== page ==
PORTLAND, Ore. (AP) — Federal agents who have been guarding the U.S. courthouse during violent protests in downtown Portland, Oregon, will begin withdrawing in the next 24 hours, Gov. Kate Brown said Wednesday, though Trump administration officials said some would remain in the building and the entire contingent would stay in the city on standby.
While each side declared victory in the political fight that the deployment touched off, it was not clear if the complex agreement would reduce tensions on the streets of Portland, where protests have been staged nightly for more than two months. Many demonstrators are peaceful, but smaller numbers have thrown fireworks, flares, rocks and ball bearing at federal agents, used green lasers to blind them and spread graffiti over the face of the Mark O. Hatfield Federal Courthouse.
The deal also seemed likely to further muddle the situation by adding yet another law enforcement agency to the mix — the Oregon State Police.
President Donald Trump earlier this month sent agents to the city from the U.S. Customs and Border Protection, U.S. Immigration and Customs Enforcement, and the U.S. Marshals Service as protests against racial injustice increasingly targeted federal property, including the stately U.S. courthouse in downtown Portland. The deployment appeared to have the opposite effect, reinvigorating demonstrations with a new focus: getting rid of the federal presence.
Brown said agents with CBP and ICE will begin leaving the city’s downtown area on Thursday, but Acting Secretary for the Department of Homeland Security Chad Wolf wouldn’t specify where the agents would go.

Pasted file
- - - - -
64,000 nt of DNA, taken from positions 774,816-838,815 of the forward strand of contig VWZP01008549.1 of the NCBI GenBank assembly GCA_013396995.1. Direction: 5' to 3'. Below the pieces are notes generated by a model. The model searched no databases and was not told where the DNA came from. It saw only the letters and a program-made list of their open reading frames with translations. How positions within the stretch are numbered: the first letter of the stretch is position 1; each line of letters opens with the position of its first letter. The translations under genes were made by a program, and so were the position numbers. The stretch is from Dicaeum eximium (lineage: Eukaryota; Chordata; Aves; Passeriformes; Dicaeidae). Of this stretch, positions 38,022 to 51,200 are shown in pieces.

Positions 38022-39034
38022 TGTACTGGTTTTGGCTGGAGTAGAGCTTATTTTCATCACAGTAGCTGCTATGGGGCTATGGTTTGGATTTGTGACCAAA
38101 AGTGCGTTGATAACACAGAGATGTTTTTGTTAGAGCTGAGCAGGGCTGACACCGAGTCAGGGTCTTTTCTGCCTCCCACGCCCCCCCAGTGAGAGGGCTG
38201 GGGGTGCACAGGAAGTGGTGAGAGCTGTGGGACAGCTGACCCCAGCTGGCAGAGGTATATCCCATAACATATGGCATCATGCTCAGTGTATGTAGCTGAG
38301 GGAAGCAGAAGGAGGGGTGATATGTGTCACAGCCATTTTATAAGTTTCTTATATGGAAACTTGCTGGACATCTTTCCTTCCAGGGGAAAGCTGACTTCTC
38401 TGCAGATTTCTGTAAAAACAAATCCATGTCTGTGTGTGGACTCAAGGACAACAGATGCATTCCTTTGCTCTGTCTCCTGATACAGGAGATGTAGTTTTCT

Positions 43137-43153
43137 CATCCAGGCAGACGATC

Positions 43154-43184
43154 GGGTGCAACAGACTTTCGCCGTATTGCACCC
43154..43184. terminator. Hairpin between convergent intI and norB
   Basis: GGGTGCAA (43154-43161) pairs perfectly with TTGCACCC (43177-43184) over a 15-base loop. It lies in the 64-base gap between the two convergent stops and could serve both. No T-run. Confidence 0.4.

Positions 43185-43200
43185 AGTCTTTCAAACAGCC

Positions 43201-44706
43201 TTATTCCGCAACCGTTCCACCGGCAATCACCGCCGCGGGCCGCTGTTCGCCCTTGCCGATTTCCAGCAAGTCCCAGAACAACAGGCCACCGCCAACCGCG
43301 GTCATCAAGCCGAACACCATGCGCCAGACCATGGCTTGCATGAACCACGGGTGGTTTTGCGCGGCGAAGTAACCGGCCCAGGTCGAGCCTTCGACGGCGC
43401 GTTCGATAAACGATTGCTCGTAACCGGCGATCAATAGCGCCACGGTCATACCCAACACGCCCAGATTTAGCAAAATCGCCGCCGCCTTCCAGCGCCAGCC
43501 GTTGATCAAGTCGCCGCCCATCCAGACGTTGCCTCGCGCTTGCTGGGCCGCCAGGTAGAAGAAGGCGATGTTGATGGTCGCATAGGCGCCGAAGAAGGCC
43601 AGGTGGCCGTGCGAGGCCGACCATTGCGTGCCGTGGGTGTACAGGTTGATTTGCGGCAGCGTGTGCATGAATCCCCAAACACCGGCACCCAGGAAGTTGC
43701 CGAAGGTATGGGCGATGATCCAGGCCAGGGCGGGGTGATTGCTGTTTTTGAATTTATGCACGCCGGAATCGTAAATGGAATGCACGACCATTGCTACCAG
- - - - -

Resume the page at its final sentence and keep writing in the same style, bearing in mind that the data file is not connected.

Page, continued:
He insisted that a federal presence would remain in Portland until the Trump administration was assured the agreement was working and the Oregon State Police was sufficiently protecting federal property.
The plan calls for the U.S. Marshals Service and Federal Protective Service agents to remain inside a fence set up around the federal courthouse, along with some state police, to keep protesters out. State police will also be outside the fence to keep protesters back.
“I want to be clear about this, the entire DHS law enforcement presence in Portland will remain in Portland, whether they’re staying inside the courthouse, next door or a different location, obviously I’m not going to get into that,” Wolf said on a call with reporters. “If … we have indicators and warnings that (the state police) deployment is not working, that entire DHS law enforcement presence is available.”
Earlier in the day he issued a statement saying the plan negotiated with Brown over the last 24 hours includes a “robust presence” of Oregon State Police in downtown Portland.
“State and local law enforcement will begin securing properties and streets, especially those surrounding federal properties, that have been under nightly attack for the past two months,” Wolf said.